Carleton University’s Argel Aguilar-Valles and Nahum Sonenberg from McGill University’s Department of Biochemistry and Goodman Cancer Centre have published new research in Nature. The paper, Antidepressant Ketamine Actions Engage Cell-Specific Translation Via elF4E, discovered a mechanism mediating the neuronal and behavioral responses to ketamine when used as a treatment for major depression disorder (MDD).

Effective drug therapy for MDD is a challenge, as more than 30 per cent of patients are resistant to the first line of treatment, selective serotonin reuptake inhibitors (SSRIs). However, recent research shows that ketamine provides rapid and long-lasting antidepressant effects in treatment-resistant patients. Yet, this treatment also has numerous, potentially dangerous side effect and can lead to addiction.

“Our discovery advances the understanding of how ketamine works in the brain,” said Aguilar-Valles, professor in the Department of Neuroscience. “We want to understand these powerful antidepressants and find similar results without having the side effects of ketamine.”

Aguilar-Valles started this research six years ago when he was a postdoctoral fellow in Sonenberg Lab at McGill University. He transferred to Carleton on Jan. 2019 and finalized this research for publication.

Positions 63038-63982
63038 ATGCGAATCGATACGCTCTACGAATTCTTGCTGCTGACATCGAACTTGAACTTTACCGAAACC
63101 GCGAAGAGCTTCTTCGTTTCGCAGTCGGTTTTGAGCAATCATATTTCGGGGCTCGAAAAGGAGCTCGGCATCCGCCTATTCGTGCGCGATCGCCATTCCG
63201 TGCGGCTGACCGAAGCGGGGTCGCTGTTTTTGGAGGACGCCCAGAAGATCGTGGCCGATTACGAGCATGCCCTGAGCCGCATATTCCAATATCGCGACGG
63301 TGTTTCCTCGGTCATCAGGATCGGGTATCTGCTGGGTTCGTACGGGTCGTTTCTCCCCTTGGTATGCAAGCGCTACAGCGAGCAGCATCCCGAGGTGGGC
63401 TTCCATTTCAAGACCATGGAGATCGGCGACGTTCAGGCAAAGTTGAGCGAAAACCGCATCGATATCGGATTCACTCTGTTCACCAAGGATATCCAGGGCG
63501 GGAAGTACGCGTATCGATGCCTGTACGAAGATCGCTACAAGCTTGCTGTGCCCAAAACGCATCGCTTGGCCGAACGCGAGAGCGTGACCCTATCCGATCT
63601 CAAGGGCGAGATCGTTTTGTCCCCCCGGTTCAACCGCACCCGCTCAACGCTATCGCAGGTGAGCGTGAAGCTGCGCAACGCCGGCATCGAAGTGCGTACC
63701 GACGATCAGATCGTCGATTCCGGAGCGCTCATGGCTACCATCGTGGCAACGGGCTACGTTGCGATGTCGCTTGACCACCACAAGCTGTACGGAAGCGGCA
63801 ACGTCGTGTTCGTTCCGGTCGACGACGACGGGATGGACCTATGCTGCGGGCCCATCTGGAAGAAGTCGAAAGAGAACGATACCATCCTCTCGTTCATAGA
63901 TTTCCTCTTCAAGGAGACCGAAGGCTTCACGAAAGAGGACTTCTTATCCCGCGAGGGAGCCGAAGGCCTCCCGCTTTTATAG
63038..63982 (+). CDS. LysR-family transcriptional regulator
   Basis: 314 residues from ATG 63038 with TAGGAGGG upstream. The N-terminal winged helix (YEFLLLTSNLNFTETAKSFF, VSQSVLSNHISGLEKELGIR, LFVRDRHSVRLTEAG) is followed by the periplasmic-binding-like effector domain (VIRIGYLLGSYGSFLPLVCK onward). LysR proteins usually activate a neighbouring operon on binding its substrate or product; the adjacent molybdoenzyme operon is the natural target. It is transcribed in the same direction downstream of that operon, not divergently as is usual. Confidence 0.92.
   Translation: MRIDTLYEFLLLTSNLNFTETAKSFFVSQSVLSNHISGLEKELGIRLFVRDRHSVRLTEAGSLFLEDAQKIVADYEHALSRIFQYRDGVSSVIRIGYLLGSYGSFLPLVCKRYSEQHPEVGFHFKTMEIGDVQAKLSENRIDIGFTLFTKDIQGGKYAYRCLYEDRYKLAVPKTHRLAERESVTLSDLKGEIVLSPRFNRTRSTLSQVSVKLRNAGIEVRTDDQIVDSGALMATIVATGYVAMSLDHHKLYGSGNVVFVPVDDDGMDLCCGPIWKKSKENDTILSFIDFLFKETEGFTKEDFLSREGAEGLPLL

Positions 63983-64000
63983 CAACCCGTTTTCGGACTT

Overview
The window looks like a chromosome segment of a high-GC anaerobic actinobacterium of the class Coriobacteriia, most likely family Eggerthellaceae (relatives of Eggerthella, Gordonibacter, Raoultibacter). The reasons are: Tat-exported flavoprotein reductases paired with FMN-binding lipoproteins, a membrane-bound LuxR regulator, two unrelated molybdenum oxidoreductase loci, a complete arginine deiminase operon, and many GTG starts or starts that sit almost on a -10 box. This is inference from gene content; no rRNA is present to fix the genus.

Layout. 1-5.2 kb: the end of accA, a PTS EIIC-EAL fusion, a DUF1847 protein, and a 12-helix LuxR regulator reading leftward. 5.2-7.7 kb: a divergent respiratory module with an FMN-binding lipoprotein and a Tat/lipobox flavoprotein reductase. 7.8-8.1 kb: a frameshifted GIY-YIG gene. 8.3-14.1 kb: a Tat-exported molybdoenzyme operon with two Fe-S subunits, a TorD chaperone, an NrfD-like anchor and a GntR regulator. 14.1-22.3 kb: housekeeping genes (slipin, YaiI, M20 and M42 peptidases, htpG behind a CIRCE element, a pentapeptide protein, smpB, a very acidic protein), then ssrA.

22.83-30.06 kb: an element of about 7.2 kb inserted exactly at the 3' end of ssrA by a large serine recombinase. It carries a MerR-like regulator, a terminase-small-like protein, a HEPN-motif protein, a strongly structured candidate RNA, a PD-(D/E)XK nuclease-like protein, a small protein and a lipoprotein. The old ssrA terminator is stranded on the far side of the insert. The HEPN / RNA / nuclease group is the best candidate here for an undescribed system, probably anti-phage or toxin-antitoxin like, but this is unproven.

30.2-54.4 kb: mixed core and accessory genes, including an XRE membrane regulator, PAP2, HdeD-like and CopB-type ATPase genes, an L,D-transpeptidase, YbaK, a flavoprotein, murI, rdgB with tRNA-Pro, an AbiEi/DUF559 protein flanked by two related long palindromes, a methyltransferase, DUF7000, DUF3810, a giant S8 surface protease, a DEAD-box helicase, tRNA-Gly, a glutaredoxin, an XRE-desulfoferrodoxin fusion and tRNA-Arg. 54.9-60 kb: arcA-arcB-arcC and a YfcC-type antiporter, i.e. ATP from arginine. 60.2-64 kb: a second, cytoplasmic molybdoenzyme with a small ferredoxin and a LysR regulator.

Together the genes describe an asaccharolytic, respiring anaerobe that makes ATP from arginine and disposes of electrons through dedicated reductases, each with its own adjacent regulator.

“With SSRIs, it takes two to three months for the patient to have stable effects,” said Aguilar-Valles. “With ketamine, however, within hours a single dose has an effect that can last a week.”

The research used mice as models to demonstrate that ketamine’s effects on neuronal activity and behavioural effects involve a group of proteins referred to as 4E-BPs. These proteins are central in controlling the production of other proteins in the brain.

The researchers will now try to determine whether this important mechanism is involved in situations of chronic stress, which is a risk factor for MDD. In addition, it is important to determine whether biological sex differences affect the involvement of these proteins for the mechanism of action of ketamine.

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